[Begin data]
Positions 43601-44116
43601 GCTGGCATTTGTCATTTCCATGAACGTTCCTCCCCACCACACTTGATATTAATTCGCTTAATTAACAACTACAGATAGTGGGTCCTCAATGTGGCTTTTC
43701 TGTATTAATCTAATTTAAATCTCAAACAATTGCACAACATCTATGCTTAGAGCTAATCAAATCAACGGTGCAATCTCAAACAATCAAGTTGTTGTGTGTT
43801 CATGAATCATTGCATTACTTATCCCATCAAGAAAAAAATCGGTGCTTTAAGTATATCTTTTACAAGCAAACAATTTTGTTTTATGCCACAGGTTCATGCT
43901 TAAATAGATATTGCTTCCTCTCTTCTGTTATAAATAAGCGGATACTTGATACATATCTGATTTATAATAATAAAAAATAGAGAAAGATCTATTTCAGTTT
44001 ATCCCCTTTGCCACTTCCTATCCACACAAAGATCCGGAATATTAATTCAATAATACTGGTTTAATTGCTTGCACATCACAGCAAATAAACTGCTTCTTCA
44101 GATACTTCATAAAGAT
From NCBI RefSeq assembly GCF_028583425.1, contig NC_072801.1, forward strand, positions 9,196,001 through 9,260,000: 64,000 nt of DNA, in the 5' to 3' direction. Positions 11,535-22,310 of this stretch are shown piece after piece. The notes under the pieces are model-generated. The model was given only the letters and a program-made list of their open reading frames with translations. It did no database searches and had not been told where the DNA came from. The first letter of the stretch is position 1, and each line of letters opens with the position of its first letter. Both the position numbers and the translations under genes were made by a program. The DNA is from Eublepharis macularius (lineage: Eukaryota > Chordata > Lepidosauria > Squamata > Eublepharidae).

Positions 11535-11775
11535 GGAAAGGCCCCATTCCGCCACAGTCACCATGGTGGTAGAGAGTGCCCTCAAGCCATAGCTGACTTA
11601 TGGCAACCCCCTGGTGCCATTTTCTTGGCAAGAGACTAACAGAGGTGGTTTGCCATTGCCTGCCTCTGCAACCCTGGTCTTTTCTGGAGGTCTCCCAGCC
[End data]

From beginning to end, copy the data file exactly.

Positions 43601-44116
43601 GCTGGCATTTGTCATTTCCATGAACGTTCCTCCCCACCACACTTGATATTAATTCGCTTAATTAACAACTACAGATAGTGGGTCCTCAATGTGGCTTTTC
43701 TGTATTAATCTAATTTAAATCTCAAACAATTGCACAACATCTATGCTTAGAGCTAATCAAATCAACGGTGCAATCTCAAACAATCAAGTTGTTGTGTGTT
43801 CATGAATCATTGCATTACTTATCCCATCAAGAAAAAAATCGGTGCTTTAAGTATATCTTTTACAAGCAAACAATTTTGTTTTATGCCACAGGTTCATGCT
43901 TAAATAGATATTGCTTCCTCTCTTCTGTTATAAATAAGCGGATACTTGATACATATCTGATTTATAATAATAAAAAATAGAGAAAGATCTATTTCAGTTT
44001 ATCCCCTTTGCCACTTCCTATCCACACAAAGATCCGGAATATTAATTCAATAATACTGGTTTAATTGCTTGCACATCACAGCAAATAAACTGCTTCTTCA
44101 GATACTTCATAAAGAT
From NCBI RefSeq assembly GCF_028583425.1, contig NC_072801.1, forward strand, positions 9,196,001 through 9,260,000: 64,000 nt of DNA, in the 5' to 3' direction. Positions 11,535-22,310 of this stretch are shown piece after piece. The notes under the pieces are model-generated. The model was given only the letters and a program-made list of their open reading frames with translations. It did no database searches and had not been told where the DNA came from. The first letter of the stretch is position 1, and each line of letters opens with the position of its first letter. Both the position numbers and the translations under genes were made by a program. The DNA is from Eublepharis macularius (lineage: Eukaryota > Chordata > Lepidosauria > Squamata > Eublepharidae).

Positions 11535-11775
11535 GGAAAGGCCCCATTCCGCCACAGTCACCATGGTGGTAGAGAGTGCCCTCAAGCCATAGCTGACTTA
11601 TGGCAACCCCCTGGTGCCATTTTCTTGGCAAGAGACTAACAGAGGTGGTTTGCCATTGCCTGCCTCTGCAACCCTGGTCTTTTCTGGAGGTCTCCCAGCC